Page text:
This month on the site we’re discussing how to live with triggers. The truth is, triggers are everywhere. There is nowhere you can go to be 100% trigger-free. You can avoid certain triggers, yes; but just like with allergens, there are some things that exist in your environment that just can’t be avoided. You may be wondering how triggers connect to relational health. The truth is, there are many things that affect our decisions, and there are many triggers that can cause us to make unwise relational choices. For me, feeling lonely is a trigger.
Here’s the thing about loneliness: although we can do things about it, sometimes we can’t control it. Feeling lonely is something our culture is becoming more and more susceptible to.
There are many things we can blame: too much work or not enough play (we act like machines). Not enough human interaction in day-to-day activities (think robots on business helplines). Replacing in-person connection with social media (“talking” to thousands, but feeling disconnected).
There is also a lot of pressure to be “in a relationship” in some circles–it could be your school, church, family–suddenly you have a problem you didn’t realize was a problem: single-hood. (it’s not a problem, by the way)
And if you’re like me, sometimes you just feel completely alone and you can’t even explain why.
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It’s in times of loneliness that we become desperate.
Suddenly, we are willing to make compromises, willing to skip some steps, willing to take whatever we can get. And we can find ourselves in unhealthy relationships we don’t want to get out of.
Because the truth is, none of us want to be alone.
Loneliness led me from bad to worse when it came to my relational choices. The grand finale being a drawn-out verbally and emotionally abusive one.
Getting out of an unhealthy relationship isn’t easy once you’re in it, and the healing afterwards takes time, too. There are implications to our relational choices, and we need to take them seriously and not be triggered into making bad ones.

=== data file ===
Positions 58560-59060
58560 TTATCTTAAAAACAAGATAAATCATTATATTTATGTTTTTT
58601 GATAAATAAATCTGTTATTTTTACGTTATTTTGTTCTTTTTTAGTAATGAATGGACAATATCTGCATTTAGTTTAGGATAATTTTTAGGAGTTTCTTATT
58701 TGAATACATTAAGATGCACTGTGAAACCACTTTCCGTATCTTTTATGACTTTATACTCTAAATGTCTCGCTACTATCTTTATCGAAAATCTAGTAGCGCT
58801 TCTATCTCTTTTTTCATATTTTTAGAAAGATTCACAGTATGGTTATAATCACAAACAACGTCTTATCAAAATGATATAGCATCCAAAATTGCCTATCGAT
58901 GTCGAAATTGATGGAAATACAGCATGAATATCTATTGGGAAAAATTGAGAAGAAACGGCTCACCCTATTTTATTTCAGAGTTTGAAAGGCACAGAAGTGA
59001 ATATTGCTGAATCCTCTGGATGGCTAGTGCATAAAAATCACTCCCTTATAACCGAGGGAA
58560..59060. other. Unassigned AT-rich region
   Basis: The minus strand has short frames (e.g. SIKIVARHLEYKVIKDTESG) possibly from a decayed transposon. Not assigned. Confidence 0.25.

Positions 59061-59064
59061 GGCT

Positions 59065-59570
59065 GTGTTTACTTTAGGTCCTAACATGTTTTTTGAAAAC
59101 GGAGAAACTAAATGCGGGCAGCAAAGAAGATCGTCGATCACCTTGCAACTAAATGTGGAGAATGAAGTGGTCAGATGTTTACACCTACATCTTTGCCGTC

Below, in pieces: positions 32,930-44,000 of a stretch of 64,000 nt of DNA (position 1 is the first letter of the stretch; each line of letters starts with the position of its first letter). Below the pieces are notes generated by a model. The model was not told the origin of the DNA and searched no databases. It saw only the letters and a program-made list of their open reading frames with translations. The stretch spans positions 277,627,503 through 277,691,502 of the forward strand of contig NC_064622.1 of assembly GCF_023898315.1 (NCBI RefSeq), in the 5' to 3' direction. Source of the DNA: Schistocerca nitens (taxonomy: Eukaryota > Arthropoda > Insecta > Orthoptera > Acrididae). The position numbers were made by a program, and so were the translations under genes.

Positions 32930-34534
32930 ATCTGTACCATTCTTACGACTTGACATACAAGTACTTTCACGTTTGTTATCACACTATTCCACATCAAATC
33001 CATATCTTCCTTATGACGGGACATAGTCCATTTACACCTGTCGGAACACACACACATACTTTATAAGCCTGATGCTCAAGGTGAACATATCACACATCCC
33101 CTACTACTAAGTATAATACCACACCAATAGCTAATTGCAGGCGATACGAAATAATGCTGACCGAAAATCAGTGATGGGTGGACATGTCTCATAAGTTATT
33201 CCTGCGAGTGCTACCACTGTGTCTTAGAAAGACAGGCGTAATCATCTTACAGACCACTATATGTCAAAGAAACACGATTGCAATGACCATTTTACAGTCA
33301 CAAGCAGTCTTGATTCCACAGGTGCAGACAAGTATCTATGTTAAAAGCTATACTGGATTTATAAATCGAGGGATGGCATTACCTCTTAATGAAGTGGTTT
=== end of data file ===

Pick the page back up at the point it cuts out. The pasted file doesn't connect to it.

Is your loneliness getting in the way of healthy relational choices?
Here are some red flags to look for:
- Do you find yourself compromising what you will or won’t put up with in a relationship?
- Do you make excuses to yourself for why you’re staying with the person you’re with?
- Are you ignoring the advice or input from friends, family, or therapists regarding your relationship?
- Have you ever felt the desire or instinct to leave, but the fear of not having someone made you stay?
If you answered “yes” to any of these questions, then there is a good chance loneliness is contributing negatively to your relational choices.
There is good news, though; you can learn to manage or “live with” your loneliness without it pushing you into unwise and unhealthy relational choices.
Here are a few things you can do:
Simply entering into a relationship doesn’t often resolve feelings of loneliness; but finding community does. Consider joining a group or club, or engaging on deeper levels with friends and acquaintances. Community is all around, you just have to look for it!
By this I don’t mean go out and have lots of sex or find an intimate partner; I mean get intimate with the people already in your life. Often a lack of intimacy within friendships contributes to that feeling of “having lots of friends, but still feeling alone.”
Talk about it:
Talk about your loneliness with a therapist, counsellor, or mentor. Try to dig down to the root of it and find out why you are feeling so alone. Perhaps it’s due to a fear of intimacy or vulnerability in friendships, a lack of community, or a sense of not feeling loved or wanted by others. All of these things can be worked on and improved in time with a little effort.
Get a roommate or a pet:
It may seem funny to combine these two things, but don’t underestimate the impact having someone say goodbye before you head out the door and acknowledge you when you come home.. This can be found in roommate, or, if you are out on your own (and wish to keep it that way), a pet. Note: some pets are a lot of responsibility, so make sure you’re ready. However, even something as simple as having a fish on your desk to talk to can make a huge difference.
I hope by reading this you will not only discover if you are allowing loneliness to trigger you into making unhealthy relational choices; but also that you will feel better equipped to prevent (or stop) this from happening.
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